Living in a doughnut

A few years ago, the Stockholm Environment Institute released a paper on planetary boundaries. I failed to rouse much interest from friends about the paper, but it had me tremendously excited. It provided me with a much needed framework to describe how climate change isn’t the only major threat of our lifetimes, there are several others and each one can be considered to have a safety boundary. Together with climate change, there are two other planetary boundaries we have crossed: exceeding safe levels of nitrogen extraction from the atmosphere (to produce fertilisers for crops and animal feed) and biodiversity loss. By illustrating this (see picture below) we have a platform for talking more holistically about solutions, and can make sure we don’t miss gaping holes in our environmental policies.

SEI (2009), Planetary Boundaries: A safe operating space for humanity. Featured in the Nature Journal.

But there is one gaping hole that is continually exploited by corporations and journalists. This is the supposed incompatibilities of pursing environmental goals with social justice. I know that badly put together environmental policies can exacerbate social justice but is this idea really true in general? That’s exactly what Oxfam has been discussing in the run up to the Rio Summit.

Oxfam’s have just released a discussion paper that explores the dynamics of living within safe environmental limits and within acceptable levels of human deprivation, and illustrates the concept in a doughnut (see picture).

The social foundation forms an inner boundary, below which are many dimensions of human deprivation. The environmental ceiling forms an outer boundary, beyond which are many dimensions of environmental degradation. Between the two boundaries lies an area – shaped like a doughnut – which represents an environmentally safe and socially just space for humanity to thrive in. It is also the space in which inclusive and sustainable economic development takes place.

Individually, none of the ideas or data is new, but the report is a great step towards tying together some of the top-level discussions around social justice and the environment. It also does well to explain the all important question: what happens to the environment when poor countries start consuming more? Here’s what the data suggests:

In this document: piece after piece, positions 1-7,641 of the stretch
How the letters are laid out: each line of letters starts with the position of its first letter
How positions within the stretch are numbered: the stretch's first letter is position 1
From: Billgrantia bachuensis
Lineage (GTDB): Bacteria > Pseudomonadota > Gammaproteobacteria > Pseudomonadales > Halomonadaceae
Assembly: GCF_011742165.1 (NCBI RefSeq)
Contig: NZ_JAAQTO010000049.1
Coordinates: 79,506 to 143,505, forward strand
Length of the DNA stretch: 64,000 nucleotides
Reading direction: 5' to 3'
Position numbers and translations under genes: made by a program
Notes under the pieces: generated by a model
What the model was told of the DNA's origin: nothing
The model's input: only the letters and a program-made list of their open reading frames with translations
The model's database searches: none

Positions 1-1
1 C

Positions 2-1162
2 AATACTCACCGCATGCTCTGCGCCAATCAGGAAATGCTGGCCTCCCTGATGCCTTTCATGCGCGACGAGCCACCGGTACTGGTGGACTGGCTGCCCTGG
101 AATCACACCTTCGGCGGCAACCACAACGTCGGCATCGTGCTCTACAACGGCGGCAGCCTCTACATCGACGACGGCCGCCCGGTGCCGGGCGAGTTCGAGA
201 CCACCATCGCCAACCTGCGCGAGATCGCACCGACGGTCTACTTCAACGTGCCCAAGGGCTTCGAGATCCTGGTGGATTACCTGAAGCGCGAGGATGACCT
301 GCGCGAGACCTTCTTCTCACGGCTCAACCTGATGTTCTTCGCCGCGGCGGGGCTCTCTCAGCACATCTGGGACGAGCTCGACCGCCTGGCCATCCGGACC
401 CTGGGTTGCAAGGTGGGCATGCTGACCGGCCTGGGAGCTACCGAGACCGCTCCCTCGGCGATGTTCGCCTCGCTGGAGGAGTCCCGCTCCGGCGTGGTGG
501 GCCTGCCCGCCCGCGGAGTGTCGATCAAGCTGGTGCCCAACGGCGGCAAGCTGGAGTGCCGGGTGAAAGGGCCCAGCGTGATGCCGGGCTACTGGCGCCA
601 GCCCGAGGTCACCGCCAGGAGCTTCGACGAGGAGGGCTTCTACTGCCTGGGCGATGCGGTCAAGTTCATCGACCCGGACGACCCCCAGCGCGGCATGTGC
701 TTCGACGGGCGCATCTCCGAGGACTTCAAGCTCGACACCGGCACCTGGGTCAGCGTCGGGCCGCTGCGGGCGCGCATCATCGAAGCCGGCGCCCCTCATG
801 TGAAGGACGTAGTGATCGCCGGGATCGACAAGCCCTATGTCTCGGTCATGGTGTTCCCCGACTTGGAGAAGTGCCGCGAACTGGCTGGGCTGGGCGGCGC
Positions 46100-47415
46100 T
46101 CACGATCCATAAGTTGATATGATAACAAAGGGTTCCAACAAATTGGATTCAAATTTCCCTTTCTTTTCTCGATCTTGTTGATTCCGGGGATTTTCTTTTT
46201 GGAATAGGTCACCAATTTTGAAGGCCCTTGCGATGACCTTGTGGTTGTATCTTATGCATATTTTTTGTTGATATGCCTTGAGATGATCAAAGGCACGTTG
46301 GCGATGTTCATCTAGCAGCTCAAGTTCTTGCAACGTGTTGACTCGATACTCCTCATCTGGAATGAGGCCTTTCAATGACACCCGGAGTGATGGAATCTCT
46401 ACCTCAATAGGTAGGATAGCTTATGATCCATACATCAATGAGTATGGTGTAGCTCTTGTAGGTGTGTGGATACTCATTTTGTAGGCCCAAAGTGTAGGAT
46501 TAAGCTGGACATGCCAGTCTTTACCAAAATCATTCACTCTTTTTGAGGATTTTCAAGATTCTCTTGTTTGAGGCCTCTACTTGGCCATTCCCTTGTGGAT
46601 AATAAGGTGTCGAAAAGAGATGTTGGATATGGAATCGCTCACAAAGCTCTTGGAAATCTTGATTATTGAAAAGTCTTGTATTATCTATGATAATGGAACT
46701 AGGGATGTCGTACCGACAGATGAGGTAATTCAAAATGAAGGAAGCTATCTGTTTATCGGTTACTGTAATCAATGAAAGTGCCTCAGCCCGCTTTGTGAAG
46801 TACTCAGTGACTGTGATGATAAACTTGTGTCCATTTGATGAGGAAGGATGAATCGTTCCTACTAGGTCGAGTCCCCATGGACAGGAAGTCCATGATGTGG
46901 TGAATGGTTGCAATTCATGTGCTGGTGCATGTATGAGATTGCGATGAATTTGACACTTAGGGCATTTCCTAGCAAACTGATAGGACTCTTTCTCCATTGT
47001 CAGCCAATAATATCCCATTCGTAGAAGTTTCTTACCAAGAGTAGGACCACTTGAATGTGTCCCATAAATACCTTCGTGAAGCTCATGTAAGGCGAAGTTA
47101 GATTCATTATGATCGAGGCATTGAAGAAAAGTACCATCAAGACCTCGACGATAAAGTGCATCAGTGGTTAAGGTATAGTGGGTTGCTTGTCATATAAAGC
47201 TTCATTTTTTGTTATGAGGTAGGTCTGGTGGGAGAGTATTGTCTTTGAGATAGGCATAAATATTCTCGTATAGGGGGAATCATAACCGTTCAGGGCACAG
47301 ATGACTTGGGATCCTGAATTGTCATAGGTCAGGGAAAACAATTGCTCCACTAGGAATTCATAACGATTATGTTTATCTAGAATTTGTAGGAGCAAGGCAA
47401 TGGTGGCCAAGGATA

• Food: Providing the additional calories needed by the 13 per cent of the world’s population facing hunger would require just 1 per cent of the current global food supply.
  • Energy: Bringing electricity to the 19 per cent of the world’s population who currently lack it could be achieved with less than a 1 per cent increase in global CO2 emissions.
  • Income: Ending income poverty for the 21 per cent of the global population who live on less than $1.25 a day would require just 0.2 per cent of global income.

Meeting basic human needs such as food security, energy and income poverty must be done in tandem with a greater global equity in the use of natural resources. The greatest reductions have to come from the world’s richest consumers. Unfortunately, as George Monbiot writes in his blog:

“the politically easy way to tackle poverty is to try to raise the living standards of the poor while doing nothing to curb the consumption of the rich. This is the strategy almost all governments follow. It is a formula for environmental disaster”.

All this has motivated me to work for BioRegional and access:energy, two organisations that I believe understand the dynamics between environmental limits and global equity. BioRegional is an organisation that invented the One Planet Living framework, which helps people design sustainability action plans that are holistic and ambitious (in line with a sustainable and globally equitable level of consumption). access:energy is a social enterprise based in Kenya that designs and manufactures affordable, locally-made, clean energy technologies (focussing on wind turbines).